The entire website (front-end and back-end) needs to be rebuilt completely. This is a long, lengthy, risky, and error-prone process. Errors, omissions, and mistakes can happen at every corner. So, organizations need to pay special attention to quality assurance and testing. Even migrating the users and content, which might seem to be the simplest part of the process, can consume quite a bit more time and resources than expected.
The Agile Approach
Agile means a lot of things to a lot of people. In some cases, people and organizations are agile in name only. We have built our company on a foundation of agile software development. So, what does that really mean? From our perspective, agile means the following:
- Be open to change. You might think that if a Drupal 7 website already exists and all you need to do is convert it to Drupal 8, then that would be an easy task. Just swap out this for that, feature by feature, page by page. But, it isn’t that simple. First of all, it could be that a lot of features built into the existing website are obsolete and should not be in the next version. Moreover, it could be that some things, especially with the user experience (UX), need improvement. So it would be wasteful to clone bad behavior. Jonathan Rasmusson states in his brilliant book, “The Agile Samurai,” that whatever requirements you gathered in the beginning are guaranteed to change. So, it is important to be open to change if you want to deliver a usable product.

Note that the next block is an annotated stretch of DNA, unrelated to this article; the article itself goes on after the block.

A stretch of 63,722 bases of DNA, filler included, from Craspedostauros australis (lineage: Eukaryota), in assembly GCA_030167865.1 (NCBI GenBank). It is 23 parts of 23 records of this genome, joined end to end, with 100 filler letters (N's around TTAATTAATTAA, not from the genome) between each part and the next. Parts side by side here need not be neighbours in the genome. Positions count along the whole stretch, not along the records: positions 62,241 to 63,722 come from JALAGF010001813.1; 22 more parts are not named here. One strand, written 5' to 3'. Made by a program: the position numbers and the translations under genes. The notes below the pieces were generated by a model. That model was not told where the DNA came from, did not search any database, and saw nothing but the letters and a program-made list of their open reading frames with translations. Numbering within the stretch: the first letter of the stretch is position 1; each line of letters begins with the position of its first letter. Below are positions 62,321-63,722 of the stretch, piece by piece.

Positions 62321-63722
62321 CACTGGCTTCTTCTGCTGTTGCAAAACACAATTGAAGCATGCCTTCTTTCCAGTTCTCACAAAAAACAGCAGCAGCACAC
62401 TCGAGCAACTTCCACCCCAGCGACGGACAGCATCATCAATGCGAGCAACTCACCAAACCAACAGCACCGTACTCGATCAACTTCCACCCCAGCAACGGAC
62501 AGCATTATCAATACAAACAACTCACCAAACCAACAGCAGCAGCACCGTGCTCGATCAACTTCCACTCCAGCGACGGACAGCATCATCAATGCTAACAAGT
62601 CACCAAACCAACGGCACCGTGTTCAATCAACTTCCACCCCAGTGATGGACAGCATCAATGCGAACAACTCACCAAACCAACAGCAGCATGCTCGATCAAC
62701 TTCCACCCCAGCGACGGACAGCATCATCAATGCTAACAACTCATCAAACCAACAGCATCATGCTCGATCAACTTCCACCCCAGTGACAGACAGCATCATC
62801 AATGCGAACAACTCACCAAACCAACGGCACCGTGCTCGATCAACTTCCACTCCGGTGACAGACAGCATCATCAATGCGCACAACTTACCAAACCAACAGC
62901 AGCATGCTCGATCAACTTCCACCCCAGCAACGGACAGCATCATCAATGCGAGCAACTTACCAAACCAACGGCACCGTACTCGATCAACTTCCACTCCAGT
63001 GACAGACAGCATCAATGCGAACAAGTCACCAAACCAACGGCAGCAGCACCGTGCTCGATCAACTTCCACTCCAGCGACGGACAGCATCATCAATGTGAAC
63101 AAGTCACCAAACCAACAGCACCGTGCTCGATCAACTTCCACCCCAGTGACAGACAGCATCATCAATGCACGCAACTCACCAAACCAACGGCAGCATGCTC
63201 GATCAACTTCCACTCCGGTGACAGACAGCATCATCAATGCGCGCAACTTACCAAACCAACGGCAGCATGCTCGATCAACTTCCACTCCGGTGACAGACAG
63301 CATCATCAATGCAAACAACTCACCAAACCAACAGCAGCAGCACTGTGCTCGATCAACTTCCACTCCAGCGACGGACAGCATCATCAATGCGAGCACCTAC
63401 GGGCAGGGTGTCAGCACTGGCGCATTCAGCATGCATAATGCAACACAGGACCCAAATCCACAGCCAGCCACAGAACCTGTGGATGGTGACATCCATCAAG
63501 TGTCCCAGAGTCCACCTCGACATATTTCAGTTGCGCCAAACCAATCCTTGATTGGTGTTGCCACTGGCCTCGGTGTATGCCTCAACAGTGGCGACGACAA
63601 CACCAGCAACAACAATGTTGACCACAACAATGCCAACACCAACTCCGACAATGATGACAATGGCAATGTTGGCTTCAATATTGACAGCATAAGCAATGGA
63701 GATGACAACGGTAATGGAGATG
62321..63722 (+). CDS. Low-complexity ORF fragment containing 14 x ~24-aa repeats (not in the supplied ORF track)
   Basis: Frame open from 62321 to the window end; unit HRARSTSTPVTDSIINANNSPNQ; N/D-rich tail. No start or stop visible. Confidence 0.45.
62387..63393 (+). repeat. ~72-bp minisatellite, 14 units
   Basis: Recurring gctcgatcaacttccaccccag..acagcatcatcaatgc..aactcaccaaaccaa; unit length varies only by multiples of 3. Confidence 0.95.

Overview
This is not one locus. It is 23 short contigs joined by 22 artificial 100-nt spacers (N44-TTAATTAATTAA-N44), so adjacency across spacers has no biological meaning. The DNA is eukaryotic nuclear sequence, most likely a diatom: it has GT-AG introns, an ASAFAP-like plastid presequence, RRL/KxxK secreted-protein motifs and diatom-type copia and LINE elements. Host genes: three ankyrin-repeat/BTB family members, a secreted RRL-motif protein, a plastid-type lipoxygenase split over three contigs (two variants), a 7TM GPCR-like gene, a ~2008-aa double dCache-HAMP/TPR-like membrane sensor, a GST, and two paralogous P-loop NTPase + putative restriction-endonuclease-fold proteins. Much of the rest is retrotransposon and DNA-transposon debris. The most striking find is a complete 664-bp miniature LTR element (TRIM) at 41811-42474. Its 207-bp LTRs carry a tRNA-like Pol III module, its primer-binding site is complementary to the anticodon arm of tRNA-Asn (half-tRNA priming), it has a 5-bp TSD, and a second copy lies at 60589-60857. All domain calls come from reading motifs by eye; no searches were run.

- Iterative approach. Also in “The Agile Samurai,” Rasmusson explains that if you accept the fact that it is impossible to gather all requirements at the beginning of the project then you are not afraid to begin your journey without knowing everything up front. So, it is important to just get started. But, we are not going to disappear into a lab to spend months consuming requirements, followed by months designing a UI, followed by months developing the backend, followed by months of testing and then reappear a year or two later to debut the new version. Instead, we are going to rapidly stand up a prototype and then iteratively design, develop, test, present, obtain feedback from users, and repeat. The iterative approach ensures that the final product is on target because it was based on user centered design (UCD).
- Prioritize. Rasmusson has a third simple truth of software development and that is, “there will always be more to do than time and money will allow.” So, we should not get stressed when our to-do list exceeds our time and resources to deliver. Knowing that we could run out of time and money at any time, we want to focus on the most important features, elements, and priorities at any given time so when time or money does run out, we will have assured ourselves that we got the most important things done with the time and money we had.